HAZELWOOD, Mo. -- It's not that the St. Louis Blues don't understand the odds against them. It's that they don't care.
They can't, not if they want to pull off the comeback they say they can.
The 20 men who will play for the Blues against the Nashville Predators in Game 5 of the Western Conference Second Round at Scottrade Center on Friday (8 p.m. ET; NBCSN, CBC, TVA Sports) must be convinced that they will win and extend the best-of-7 series they trail 3-1, with the Predators one win from reaching the conference final for the first time.
Twenty-eight of 295 NHL teams who have trailed 3-1 in a best-of-7 series have come back to win the series, according to the Elias Sports Bureau.
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Most people look at those numbers and conclude that failure in the most likely option. The Blues see overwhelming odds and embrace the opportunity to be next to buck them.
"That's just the mental toughness you need and it's not an easy thing," coach Mike Yeo said. "We all know what the big picture is and we're well aware of that. That's the mental toughness that champion teams and winning teams have.
"It's discipline that you have to force yourself to use and prepare with, so that's what we're looking at."
Each person with the Blues has arrived at that belief differently. Some look to their past and find solace there from a similar comeback at another level of hockey. Others look to the character of the men around them in the dressing room. Some look to the future, believing destiny has driven them since they fell in love with hockey.
Video: A breakdown of the series between Preds and Blues
That's the mindset of forward Ryan Reaves, who said his best comeback came in youth hockey when his team lost a city championship game but then rebounded to win the Manitoba provincial title.
"You believe that you want the Stanley Cup and that is motivation enough," Reaves said. "Everybody wants to win, everybody wants to make it to the Stanley Cup Final. You have to win [Friday] to do that. That's really the only motivation I am taking in."
Defenseman Colton Parayko, in his second NHL season, has never trailed 3-1 in the Stanley Cup Playoffs. He had trouble recalling the best comeback he was involved in before settling on the 2011 World Junior A Challenge, a national team invitational tournament. Parayko played for Canada West, which lost its two round-robin games by a combined 8-1. In the playoff portion, Canada West defeated the Czech Republic 4-1, Sweden 2-1 in overtime and Canada East 4-2 in the gold-medal game.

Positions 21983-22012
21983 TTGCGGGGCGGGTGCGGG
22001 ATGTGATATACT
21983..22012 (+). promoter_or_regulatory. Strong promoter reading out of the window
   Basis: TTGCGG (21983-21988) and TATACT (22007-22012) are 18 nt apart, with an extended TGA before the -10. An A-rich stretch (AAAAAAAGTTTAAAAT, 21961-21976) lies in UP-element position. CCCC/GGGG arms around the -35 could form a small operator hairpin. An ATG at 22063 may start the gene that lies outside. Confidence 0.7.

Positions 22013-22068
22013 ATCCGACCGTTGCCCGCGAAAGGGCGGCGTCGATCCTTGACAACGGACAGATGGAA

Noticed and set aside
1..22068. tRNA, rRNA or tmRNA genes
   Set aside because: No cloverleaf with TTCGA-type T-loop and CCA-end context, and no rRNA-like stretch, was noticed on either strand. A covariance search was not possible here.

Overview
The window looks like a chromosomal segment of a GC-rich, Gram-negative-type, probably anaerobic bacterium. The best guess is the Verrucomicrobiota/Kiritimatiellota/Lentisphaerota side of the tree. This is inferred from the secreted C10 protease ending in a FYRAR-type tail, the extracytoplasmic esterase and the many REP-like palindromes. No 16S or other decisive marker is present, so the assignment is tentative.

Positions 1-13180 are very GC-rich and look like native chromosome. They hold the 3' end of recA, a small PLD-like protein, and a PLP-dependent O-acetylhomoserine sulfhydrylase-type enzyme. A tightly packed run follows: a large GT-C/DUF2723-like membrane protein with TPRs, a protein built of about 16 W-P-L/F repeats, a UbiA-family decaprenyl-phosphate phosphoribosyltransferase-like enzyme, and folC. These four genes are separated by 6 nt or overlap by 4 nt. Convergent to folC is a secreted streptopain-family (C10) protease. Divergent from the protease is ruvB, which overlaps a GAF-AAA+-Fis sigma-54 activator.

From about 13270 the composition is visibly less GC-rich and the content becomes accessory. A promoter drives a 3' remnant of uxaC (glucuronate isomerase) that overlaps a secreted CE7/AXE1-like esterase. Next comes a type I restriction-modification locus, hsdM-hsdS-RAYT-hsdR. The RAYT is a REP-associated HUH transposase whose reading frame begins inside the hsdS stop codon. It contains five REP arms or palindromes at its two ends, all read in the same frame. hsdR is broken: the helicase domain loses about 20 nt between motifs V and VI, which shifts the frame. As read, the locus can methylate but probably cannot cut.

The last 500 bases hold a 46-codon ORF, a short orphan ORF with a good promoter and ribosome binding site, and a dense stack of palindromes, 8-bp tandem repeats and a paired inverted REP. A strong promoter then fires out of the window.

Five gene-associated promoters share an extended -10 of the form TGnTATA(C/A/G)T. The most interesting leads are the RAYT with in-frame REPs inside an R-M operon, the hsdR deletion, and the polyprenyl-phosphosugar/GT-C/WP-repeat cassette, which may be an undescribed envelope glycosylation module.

"One little thing can be the difference in winning a game and losing a game," he said. "Obviously when you are down to your last game or your last out, however you want to put it, it's just one of those things that could happen. We have to enjoy the process, have fun and make it a good one."
The Blues are aware of unlikely comebacks that have happened. More than one player mentioned the Los Angeles Kings rallying after trailing 3-0 to eliminate the San Jose Sharks in the first round in 2014. Others turned to baseball, citing the Boston Red Sox being down 3-0 against the New York Yankees before coming back to win the 2004 American League Championship Series.
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But they insisted they would not be looking for clips of those comebacks on YouTube.
"It's in the back of your mind that these things have happened, but, at the end of the day, it is just the confidence in yourself and in your group that if we keep going the right way and doing the right things, we can do this," defenseman Robert Bortuzzo said.
Yeo was an assistant coach with the Pittsburgh Penguins when they won the Stanley Cup in 2009. The Penguins fell behind 2-0 in the second round against the Washington Capitals but won the series in seven games. In the Final, Pittsburgh trailed 2-0 and 3-2 but rallied to win in seven games.
Though those were not 3-1 series comebacks, they were impressive. They also helped shape Yeo's approach.
He says he won't invoke the inspirational speeches of Knute Rockne or Herb Brooks, but instead will rely on what has delivered the Blues to this point.
"If we get caught up in the game, thinking of the end result, then we won't be ready to do the little things and be ready to execute and have the detail in our game that we need," he said. "Likewise, in the series, if we look at the big picture right now, we're in trouble. We just have to stay in the moment, look at [Friday], and again, I think everyone's excited about this game.
"We're looking forward to getting back on home ice, in front of our crowd, and laying it on the line for them."